The Los Angeles Lakers parted ways with head coach Byron Scott on Sunday night, and they quickly compiled a long list of candidates they plan to pursue to fill the newly-vacant position.
One of those candidates is former Arizona Wildcats basketball player Luke Walton, according to ESPN's Ramona Shelburne:
Our friends over at Silver Screen and Roll have been closely tracking the situation, and Walton not only is one of the team's preferred candidates, he appears be the favorite to land the job as of now.
Walton's appeal as an NBA head coaching candidate is no surprise. When Steve Kerr, who was just announced as the NBA's 2016 Coach of the Year, was recovering from back surgery, Walton stepped in and helped lead the Golden State Warriors to a 39-4 record to start the season. That strong start was obviously instrumental to the Warriors finishing with the best record of all-time (73-9).
But that's not the only thing Walton has going for him. Kobe Bryant, Walton's former teammate, once called Walton 'the next Phil Jackson.' Meanwhile, Jackson himself believes Walton has the makings to be a "great coach someday." In short, Walton has always been seen to have what it takes to be a head coach one day.
But he hasn't been coaching for long. He started back in 2011-12 during the NBA lockout, when he temporarily agreed to be an assistant coach under former Arizona Wildcat Josh Pastner, who was the head coach of the Memphis Tigers at the time.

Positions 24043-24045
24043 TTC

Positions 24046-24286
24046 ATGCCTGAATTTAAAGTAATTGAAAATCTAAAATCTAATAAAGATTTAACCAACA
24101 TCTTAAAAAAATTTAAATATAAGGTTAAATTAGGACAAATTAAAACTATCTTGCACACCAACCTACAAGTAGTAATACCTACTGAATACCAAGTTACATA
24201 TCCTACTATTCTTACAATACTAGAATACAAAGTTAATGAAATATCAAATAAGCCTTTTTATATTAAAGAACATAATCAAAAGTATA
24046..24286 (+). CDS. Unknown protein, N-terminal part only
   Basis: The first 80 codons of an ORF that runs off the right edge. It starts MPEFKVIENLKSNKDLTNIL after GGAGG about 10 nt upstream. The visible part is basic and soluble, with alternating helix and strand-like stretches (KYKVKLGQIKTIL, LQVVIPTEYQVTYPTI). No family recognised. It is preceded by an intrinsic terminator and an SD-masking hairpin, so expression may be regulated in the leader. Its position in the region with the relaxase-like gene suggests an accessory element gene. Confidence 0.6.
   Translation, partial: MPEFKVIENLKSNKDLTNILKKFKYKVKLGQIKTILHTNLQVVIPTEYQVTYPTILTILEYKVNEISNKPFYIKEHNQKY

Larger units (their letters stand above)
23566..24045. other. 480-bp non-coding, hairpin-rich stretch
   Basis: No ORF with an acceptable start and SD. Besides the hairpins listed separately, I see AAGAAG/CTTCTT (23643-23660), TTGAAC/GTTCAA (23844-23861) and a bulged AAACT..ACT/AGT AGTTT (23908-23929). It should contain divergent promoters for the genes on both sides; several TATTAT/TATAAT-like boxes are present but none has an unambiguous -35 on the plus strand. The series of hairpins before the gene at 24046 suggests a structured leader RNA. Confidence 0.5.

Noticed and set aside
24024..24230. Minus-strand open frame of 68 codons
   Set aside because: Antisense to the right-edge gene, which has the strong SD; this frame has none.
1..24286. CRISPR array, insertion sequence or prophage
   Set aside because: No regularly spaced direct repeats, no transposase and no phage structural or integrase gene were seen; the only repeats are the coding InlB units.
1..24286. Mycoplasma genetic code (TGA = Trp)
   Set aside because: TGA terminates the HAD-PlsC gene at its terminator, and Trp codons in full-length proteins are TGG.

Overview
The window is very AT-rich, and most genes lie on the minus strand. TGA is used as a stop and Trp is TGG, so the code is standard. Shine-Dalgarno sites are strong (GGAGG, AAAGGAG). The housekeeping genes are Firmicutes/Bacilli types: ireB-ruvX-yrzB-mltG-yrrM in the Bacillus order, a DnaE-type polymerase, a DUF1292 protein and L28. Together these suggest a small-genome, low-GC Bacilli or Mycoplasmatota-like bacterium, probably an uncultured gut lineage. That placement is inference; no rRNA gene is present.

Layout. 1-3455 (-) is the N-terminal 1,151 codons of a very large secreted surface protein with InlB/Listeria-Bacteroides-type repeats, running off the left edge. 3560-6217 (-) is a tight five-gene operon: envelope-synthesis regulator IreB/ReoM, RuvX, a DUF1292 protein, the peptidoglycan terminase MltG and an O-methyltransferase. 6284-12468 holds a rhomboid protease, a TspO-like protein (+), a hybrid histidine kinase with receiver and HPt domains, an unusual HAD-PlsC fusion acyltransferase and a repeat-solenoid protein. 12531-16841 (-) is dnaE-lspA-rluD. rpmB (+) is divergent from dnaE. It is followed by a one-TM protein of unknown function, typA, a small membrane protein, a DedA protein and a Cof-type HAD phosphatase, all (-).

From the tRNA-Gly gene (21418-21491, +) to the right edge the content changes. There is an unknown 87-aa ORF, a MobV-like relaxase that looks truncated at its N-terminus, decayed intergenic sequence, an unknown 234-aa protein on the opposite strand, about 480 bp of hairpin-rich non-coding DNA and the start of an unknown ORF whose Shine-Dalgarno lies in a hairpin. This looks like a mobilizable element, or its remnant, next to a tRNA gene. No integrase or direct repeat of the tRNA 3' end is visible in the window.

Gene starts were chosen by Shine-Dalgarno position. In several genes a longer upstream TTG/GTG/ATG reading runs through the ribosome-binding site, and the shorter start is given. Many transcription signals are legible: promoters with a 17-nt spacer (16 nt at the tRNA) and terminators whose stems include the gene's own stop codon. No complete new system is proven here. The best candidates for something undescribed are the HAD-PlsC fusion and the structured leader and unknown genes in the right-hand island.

Then, after Walton retired after the 2012-13 season, he was brought on by Steve Kerr to be an assistant coach for the Warriors two years later for the 2014-15 season. Once Alvin Gentry took the New Orleans Pelicans' head coaching job prior to the 2015-16, Walton was promoted to be Kerr's lead assistant and he filled that role remarkably well.
While the Lakers are a prestigious NBA franchise, they've struggled in the past three seasons, compiling a 38-181 record. Scott coached the team for two seasons, leading the Lakers to the two worst records in franchise history.
The Lakers are in the midst of a rebuild and it's not an ideal situation for a rookie head coach, but they do have some promising young pieces. Rookies D'Angelo Russell and Larry Nance Jr. shined as rookies, while Jordan Clarkson and Julius Randle are solid second-year players.
Plus, L.A. will have a league-high $62.6 million in cap space this summer and, given that it is Los Angeles and the Lakers are, well, the Lakers, the team's ability to strike in free agency could allow for a quick rebuild.
Walton, 36, would not only give the franchise a much-needed change of pace, but he could grow along with the Lakers' young core (plus any free agent additions they might add), potentially putting Walton at the center of a rebirth of the NBA's premier franchise.
You have to think that's appealing for both sides, not to mention that Walton is from Southern California and once played for the Lakers, so there's already a sense of familiarity between both parties.
And, is it ever a bad idea to replace an Arizona State alum (Byron Scott) with an Arizona alum (Luke Walton)?
Still, there's still a long way to go in this process. The Lakers have yet to start interviews, and are planning to hire a coach by the start of free agency (July 1) at the latest, so this could drag on for a while. And Walton has yet to confirm his interest, citing that he's only worried about the Warriors' playoff run at the moment.
But it's nice to see that another Arizona Wildcat is on the path to a successful coaching career. Arizona may soon have to change its basketball program's motto to "A Coach's Program."